Secure housing also makes a real difference to the way people invest in a particular community. Owning a home increases a person's sense of belonging to a neighbourhood. For example, an individual who has lived in the same home for 20 years without owning it is likely to feel the same sense of neighbourhood belonging as someone who owns their home, but has lived in it for just six years. Young people who did not own their home talked about not really seeing the point of committing to the area in which they lived or getting to know the people they shared a street with.This conclusion is arrived at through a robust-looking analysis of survey data, and I'm sure it's accurate as far as it goes. I would just caution that it's very hard to control for all the relevant factors here, particularly the crucial one of how long people intend to stay in a neighbourhood. Someone who expects to be moving on in a few years is likely to be less keen to either buy a home (given the transaction costs involved) or get much involved in local community matters. If the average level of 'expected mobility' in the population rose (because more people need to move to find work, for example), then we should probably expect to see both less home ownership and less 'neighbourhood belonging' - but home ownership wouldn't be the causal factor.
That said, I suspect there probably is a positive effect of homeownership on community belonging, even if it is hard to identify empirically. Pure self-interest would suggest that homeowners are likely to be more committed to the improvement of their area, because when you own a home somewhere you are to some extent stuck there (transaction costs again), and the value of your (very large) financial investment will be determined by what does or doesn't happen in its surroundings.
Lest anyone think I'm just being cynical for the sake of it, there is some pretty good evidence that homeowners' attitudes towards community issues are influenced by the expected impacts on house prices. Here's Christian Hilber, writing in the Journal of Urban Economics in 2010:
This paper examines the role of local housing supply conditions for social capital investment. Using an instrumental variables approach and data from the Social Capital Community Benchmark Survey, it is documented that the positive link between homeownership and individual social capital investment is largely confined to more built-up neighborhoods (with more inelastic supply of new housing). The empirical findings provide support for the proposition that in these localities house price capitalization provides additional incentives for homeowners to invest in social capital. The findings are also largely consistent with the proposition that built-up neighborhoods provide protection from inflows of newcomers that could upset a mutually beneficial equilibrium involving reciprocal cooperation.Translated, what this means is that home owners really do put more effort into building social ties ('social capital investment'), but only really in places where it's harder to build new housing ('more inelastic supply'). One possibility is that this is because in such areas any local improvements as a result of stronger social ties are more likely to result in higher house prices, while in areas with elastic supply rising demand results in more new homes and no effect on prices. It's worth noting that Dr Hilber previously found that in Massachusetts even elderly homeowners without kids tend to vote for (and pay for, through taxes) investment in schools because it increases the value of their home.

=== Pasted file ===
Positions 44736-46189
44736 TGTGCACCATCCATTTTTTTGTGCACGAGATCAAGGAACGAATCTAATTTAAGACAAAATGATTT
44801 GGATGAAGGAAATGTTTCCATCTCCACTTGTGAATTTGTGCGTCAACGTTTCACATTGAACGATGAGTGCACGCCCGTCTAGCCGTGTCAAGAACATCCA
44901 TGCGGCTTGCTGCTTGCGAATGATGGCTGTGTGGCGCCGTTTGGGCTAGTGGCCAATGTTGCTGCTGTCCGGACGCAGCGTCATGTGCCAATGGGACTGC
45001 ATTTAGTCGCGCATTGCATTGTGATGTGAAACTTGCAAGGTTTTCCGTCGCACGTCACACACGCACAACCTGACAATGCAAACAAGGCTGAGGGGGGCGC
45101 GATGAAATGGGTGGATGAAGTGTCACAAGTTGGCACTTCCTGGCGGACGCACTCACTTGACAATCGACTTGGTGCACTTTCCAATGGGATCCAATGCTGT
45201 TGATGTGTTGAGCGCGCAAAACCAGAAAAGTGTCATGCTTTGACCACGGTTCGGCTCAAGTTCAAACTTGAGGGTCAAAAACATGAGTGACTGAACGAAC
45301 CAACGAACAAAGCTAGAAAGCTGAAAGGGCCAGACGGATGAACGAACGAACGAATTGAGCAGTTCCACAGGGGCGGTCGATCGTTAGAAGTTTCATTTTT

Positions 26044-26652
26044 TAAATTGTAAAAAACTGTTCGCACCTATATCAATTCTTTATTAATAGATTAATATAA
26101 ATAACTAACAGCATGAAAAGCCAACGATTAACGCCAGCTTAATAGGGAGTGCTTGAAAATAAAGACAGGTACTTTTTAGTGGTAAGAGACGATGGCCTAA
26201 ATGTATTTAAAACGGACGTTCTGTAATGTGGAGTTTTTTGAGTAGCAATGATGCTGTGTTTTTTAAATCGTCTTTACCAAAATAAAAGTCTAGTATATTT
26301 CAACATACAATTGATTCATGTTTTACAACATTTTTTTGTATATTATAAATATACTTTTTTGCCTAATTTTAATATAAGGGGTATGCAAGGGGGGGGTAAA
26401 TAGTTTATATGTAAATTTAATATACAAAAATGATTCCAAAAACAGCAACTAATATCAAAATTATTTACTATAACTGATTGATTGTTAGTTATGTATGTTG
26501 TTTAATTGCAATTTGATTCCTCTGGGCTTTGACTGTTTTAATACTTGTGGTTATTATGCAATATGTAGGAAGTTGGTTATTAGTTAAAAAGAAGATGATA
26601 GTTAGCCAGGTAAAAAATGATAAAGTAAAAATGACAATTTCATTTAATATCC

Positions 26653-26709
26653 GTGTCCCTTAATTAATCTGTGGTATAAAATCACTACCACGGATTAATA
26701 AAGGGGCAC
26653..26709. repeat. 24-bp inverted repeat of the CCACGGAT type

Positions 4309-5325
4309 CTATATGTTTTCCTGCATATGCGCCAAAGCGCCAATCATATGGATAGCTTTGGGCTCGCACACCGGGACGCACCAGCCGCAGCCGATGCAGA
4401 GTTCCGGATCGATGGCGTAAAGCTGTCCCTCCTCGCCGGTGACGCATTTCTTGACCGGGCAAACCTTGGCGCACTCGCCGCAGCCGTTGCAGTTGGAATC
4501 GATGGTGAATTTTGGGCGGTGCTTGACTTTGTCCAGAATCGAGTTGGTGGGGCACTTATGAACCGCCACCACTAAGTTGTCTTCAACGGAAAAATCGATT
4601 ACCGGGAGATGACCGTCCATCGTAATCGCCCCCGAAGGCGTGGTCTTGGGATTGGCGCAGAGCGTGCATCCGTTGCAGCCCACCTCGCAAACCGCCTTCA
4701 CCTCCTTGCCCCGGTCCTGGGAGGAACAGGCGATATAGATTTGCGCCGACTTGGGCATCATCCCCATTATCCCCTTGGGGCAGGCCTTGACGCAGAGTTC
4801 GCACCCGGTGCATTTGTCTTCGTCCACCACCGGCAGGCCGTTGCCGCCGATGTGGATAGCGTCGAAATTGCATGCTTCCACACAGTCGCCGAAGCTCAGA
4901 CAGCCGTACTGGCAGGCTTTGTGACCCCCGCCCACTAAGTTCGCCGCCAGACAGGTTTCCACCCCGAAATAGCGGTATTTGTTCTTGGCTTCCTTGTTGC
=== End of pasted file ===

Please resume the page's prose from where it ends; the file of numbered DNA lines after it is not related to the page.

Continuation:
Many people might say there's nothing wrong with any of this, and that if home ownership gives people a financial incentive to care more about their neighbourhood then so much the better for home ownership. My concern is that it also seems to give people a financial incentive to oppose new housing supply in their neighbourhood, as new development may reduce the value of their home (either through a supply effect or the amenity impact of extra housing) or, as Dr Hilber suggests, upset the social balance they have helped create. If homeowners are really less likely to be socially virtuous when housing is plentiful then it sounds like a society with high levels of home ownership and strong social ties may also be one with a persistent housing shortage.
And indeed, that's kind of what the basic numbers suggest. Surveys show that a sizeable majority of home owners say they would oppose new homes being built in the local area, while private tenants are basically split and social housing tenants are in favour of new housing. And over the long run, the rate of new housing supply has fallen while the rate of home ownership has risen. The graph below charts one against the other for England as a whole, starting in 1972 and ending in 2011. Throughout most of the 1970s we were building around two new homes for every new household, but over time, the rate of building fell as the rate of home ownership rose. There was obviously a lot of other stuff going on at the time so I'm not categorically claiming a causal relationship, but it's not a particularly positive picture either.
To sum up, I'm not sure home ownership gives people a stake in 'society' so much as it gives them a stake in their local neighbourhood, which is not the same thing, especially if one way to 'help your neighbourhood' is to prevent new homes being built there. That may make sense from a household's perspective (in fact for many people it certainly does) but that doesn't mean it makes sense for society as a whole.